Published by The College of Liberal and Professional Studies
Two Great iPad Apps: Taking Notes and Reading Articles Made Easy
The iPad has changed the way that I work, and it has truly become the computer device that I have always wanted. It is allowing me to be more focused on my work, keep organized, and feed my insatiable need for information, as it has become known my “media diet”. The iPad like all computers is just a highly designed frame and platform, although out of the box it does allow for email, web surfing, and a few other basic tasks what drives the iPad are apps downloaded from the integrated app store.
The first app that I want to discuss is Evernote, a cloud based note-taking app. I have used Evernote for more than two years, well before I owned an iPad. The app allows for note taking, web clipping, and multimedia storage. (you can take a look at my WIC tutorial for Evernote here). Before I had an iPad, I would lug a laptop to meeting and be that guy clicking away while everyone else talked, or I would carry a variety of paper based notebooks which would then pile up on my shelves rarely referred to once they were full. On the iPad Evernote really shines, for the first time I can really have all of my notes, files, and ideas in one easy place for meetings I hold in and out of the office. Since Evernote syncs with the notes that I take on my iPad they appear on my desktop, and are easily tagged and searchable allowing me to find ideas or thoughts in a neatly complied and accessible format. Evernote is free to download and use, on all platforms.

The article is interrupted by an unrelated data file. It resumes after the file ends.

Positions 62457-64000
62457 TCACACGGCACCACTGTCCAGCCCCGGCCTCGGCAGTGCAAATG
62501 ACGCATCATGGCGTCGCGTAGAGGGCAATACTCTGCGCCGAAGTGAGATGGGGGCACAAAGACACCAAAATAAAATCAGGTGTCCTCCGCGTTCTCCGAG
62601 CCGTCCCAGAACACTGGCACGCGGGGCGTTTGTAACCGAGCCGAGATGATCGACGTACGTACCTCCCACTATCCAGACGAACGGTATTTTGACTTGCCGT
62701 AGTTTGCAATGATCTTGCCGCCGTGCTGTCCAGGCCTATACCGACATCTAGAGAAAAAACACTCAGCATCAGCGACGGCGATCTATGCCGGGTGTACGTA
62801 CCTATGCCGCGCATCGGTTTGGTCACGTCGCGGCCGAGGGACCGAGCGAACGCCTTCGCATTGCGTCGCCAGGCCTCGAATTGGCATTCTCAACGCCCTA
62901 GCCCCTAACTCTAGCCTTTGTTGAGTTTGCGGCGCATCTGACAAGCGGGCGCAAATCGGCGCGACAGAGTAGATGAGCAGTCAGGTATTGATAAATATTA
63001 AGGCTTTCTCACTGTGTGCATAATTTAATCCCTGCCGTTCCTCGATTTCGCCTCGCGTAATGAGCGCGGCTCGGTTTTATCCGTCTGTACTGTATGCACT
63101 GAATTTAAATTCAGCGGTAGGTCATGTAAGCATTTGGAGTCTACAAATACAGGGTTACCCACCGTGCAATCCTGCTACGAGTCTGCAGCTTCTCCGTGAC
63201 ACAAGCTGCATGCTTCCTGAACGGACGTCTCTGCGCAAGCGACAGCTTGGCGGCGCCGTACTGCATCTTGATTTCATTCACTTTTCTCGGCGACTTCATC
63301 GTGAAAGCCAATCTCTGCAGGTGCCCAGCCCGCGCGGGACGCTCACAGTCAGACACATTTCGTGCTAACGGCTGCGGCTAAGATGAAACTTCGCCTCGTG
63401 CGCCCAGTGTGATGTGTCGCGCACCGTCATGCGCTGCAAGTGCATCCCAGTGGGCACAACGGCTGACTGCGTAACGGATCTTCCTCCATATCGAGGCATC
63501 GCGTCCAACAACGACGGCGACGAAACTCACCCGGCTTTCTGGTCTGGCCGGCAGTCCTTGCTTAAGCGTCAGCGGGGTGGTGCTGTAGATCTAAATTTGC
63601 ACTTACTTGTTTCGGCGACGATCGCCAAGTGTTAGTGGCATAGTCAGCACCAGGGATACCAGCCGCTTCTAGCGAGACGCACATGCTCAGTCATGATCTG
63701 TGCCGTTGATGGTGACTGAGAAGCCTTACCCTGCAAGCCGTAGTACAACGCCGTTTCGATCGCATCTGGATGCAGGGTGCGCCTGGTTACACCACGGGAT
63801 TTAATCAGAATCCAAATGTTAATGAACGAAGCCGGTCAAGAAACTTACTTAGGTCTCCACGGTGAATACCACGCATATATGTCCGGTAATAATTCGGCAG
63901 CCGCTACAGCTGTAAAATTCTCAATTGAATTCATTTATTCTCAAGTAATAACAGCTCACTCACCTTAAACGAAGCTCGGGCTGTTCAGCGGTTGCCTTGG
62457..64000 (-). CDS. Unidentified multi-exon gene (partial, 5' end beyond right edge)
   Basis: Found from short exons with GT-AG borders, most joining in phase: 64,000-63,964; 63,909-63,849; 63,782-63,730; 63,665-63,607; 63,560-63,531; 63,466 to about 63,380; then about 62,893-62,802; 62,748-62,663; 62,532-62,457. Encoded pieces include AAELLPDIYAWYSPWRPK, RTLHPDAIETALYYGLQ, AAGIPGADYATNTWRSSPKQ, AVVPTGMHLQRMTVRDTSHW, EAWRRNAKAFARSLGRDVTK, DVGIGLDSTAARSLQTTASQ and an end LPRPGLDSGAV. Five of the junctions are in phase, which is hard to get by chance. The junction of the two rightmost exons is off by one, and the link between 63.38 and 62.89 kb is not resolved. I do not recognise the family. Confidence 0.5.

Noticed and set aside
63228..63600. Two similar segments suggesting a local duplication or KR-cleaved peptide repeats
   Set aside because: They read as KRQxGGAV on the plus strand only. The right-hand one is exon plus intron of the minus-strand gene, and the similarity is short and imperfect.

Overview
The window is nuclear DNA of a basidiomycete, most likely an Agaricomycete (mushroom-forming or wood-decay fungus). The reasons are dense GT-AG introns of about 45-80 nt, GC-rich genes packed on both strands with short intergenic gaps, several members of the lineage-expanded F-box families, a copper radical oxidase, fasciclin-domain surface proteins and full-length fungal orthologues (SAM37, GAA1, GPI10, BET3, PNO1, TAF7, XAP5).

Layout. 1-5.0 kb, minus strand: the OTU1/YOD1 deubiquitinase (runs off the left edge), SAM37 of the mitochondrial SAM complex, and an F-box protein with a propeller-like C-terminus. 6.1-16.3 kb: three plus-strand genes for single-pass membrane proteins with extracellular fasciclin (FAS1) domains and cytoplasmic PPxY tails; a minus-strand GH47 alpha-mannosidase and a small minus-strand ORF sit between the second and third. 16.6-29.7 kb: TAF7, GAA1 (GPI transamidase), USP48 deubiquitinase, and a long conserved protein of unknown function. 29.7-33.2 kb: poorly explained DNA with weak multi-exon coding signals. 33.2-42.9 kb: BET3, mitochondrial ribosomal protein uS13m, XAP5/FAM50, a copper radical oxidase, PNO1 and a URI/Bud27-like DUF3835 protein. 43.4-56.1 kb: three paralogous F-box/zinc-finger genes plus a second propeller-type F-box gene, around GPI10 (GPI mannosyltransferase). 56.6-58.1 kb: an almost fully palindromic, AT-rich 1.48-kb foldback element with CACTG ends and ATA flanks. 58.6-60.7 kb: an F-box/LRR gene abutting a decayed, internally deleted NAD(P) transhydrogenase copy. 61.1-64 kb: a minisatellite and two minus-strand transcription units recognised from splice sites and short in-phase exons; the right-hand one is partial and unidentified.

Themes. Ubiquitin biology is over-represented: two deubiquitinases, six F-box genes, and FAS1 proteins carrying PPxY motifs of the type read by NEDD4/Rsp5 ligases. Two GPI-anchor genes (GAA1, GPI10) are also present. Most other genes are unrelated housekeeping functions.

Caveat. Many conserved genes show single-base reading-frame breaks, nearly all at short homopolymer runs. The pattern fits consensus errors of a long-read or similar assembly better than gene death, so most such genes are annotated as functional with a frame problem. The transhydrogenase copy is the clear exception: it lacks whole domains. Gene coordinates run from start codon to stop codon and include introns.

Next up is Goodreader, the ultimate article reader app for iPad. This intuitive app provides me with one place to read documents in almost any format, Word (.doc), Excel (.xls), Acrobat (.pdf), and even images and movies. What amazes me most about the app is its ability to provide a number of access points to load documents. It can connect to almost any cloud based server (Dropbox, Google Docs, etc), you can generate a Wi-Fi session and load documents directly from your desktop/laptop, or you can connect directly to your email account(s) and Goodreader will automatically pull only the messages with file attachments. On top of all this you can import a zipped file. The app will automatically unzip and prep the files for reading. Goodreader is just as it’s name implies a reader, you cannot edit a document. But, you can annotate (only pdf docs) by highlighting, adding notes, and using other common tools for marking up a document. This makes the app perfect for reading academic articles and even grading student work. A recent update has allowed for your annotations to be sync’d back to the file server you have the document on, or you can always email the document right from the app as a file attachment. Goodreader does cost $4.99 (about the price of a grande soy latte)
I love my iPad! I am not ashamed to admit it, well I am a bit I did remove the “Sent from My iPad” from the mail program.